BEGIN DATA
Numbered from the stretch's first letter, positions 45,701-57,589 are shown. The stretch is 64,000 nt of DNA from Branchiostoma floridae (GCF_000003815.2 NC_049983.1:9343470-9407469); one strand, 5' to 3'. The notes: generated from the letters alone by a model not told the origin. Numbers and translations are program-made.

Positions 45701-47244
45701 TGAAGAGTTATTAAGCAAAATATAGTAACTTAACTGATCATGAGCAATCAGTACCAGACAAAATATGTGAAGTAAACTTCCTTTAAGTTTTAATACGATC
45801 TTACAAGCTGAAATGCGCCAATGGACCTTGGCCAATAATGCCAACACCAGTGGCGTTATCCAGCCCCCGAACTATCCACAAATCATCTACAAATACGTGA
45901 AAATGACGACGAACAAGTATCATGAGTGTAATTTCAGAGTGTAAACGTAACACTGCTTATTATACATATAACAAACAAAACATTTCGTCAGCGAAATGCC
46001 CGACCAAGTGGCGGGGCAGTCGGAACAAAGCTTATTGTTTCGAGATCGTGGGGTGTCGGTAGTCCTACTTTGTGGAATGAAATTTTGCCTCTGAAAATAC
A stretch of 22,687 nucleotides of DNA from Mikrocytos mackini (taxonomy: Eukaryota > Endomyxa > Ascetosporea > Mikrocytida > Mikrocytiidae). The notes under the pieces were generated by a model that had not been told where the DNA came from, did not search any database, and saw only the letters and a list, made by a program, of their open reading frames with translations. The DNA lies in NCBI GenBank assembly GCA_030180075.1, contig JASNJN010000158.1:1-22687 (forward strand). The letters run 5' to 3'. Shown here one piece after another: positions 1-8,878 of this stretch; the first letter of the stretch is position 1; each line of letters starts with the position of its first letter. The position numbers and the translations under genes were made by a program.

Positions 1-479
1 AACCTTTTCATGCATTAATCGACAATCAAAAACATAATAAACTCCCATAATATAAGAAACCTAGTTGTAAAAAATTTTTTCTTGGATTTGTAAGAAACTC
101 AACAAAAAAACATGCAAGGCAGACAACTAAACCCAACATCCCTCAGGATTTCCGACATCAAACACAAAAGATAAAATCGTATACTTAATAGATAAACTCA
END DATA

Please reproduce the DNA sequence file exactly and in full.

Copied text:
Numbered from the stretch's first letter, positions 45,701-57,589 are shown. The stretch is 64,000 nt of DNA from Branchiostoma floridae (GCF_000003815.2 NC_049983.1:9343470-9407469); one strand, 5' to 3'. The notes: generated from the letters alone by a model not told the origin. Numbers and translations are program-made.

Positions 45701-47244
45701 TGAAGAGTTATTAAGCAAAATATAGTAACTTAACTGATCATGAGCAATCAGTACCAGACAAAATATGTGAAGTAAACTTCCTTTAAGTTTTAATACGATC
45801 TTACAAGCTGAAATGCGCCAATGGACCTTGGCCAATAATGCCAACACCAGTGGCGTTATCCAGCCCCCGAACTATCCACAAATCATCTACAAATACGTGA
45901 AAATGACGACGAACAAGTATCATGAGTGTAATTTCAGAGTGTAAACGTAACACTGCTTATTATACATATAACAAACAAAACATTTCGTCAGCGAAATGCC
46001 CGACCAAGTGGCGGGGCAGTCGGAACAAAGCTTATTGTTTCGAGATCGTGGGGTGTCGGTAGTCCTACTTTGTGGAATGAAATTTTGCCTCTGAAAATAC
A stretch of 22,687 nucleotides of DNA from Mikrocytos mackini (taxonomy: Eukaryota > Endomyxa > Ascetosporea > Mikrocytida > Mikrocytiidae). The notes under the pieces were generated by a model that had not been told where the DNA came from, did not search any database, and saw only the letters and a list, made by a program, of their open reading frames with translations. The DNA lies in NCBI GenBank assembly GCA_030180075.1, contig JASNJN010000158.1:1-22687 (forward strand). The letters run 5' to 3'. Shown here one piece after another: positions 1-8,878 of this stretch; the first letter of the stretch is position 1; each line of letters starts with the position of its first letter. The position numbers and the translations under genes were made by a program.

Positions 1-479
1 AACCTTTTCATGCATTAATCGACAATCAAAAACATAATAAACTCCCATAATATAAGAAACCTAGTTGTAAAAAATTTTTTCTTGGATTTGTAAGAAACTC
101 AACAAAAAAACATGCAAGGCAGACAACTAAACCCAACATCCCTCAGGATTTCCGACATCAAACACAAAAGATAAAATCGTATACTTAATAGATAAACTCA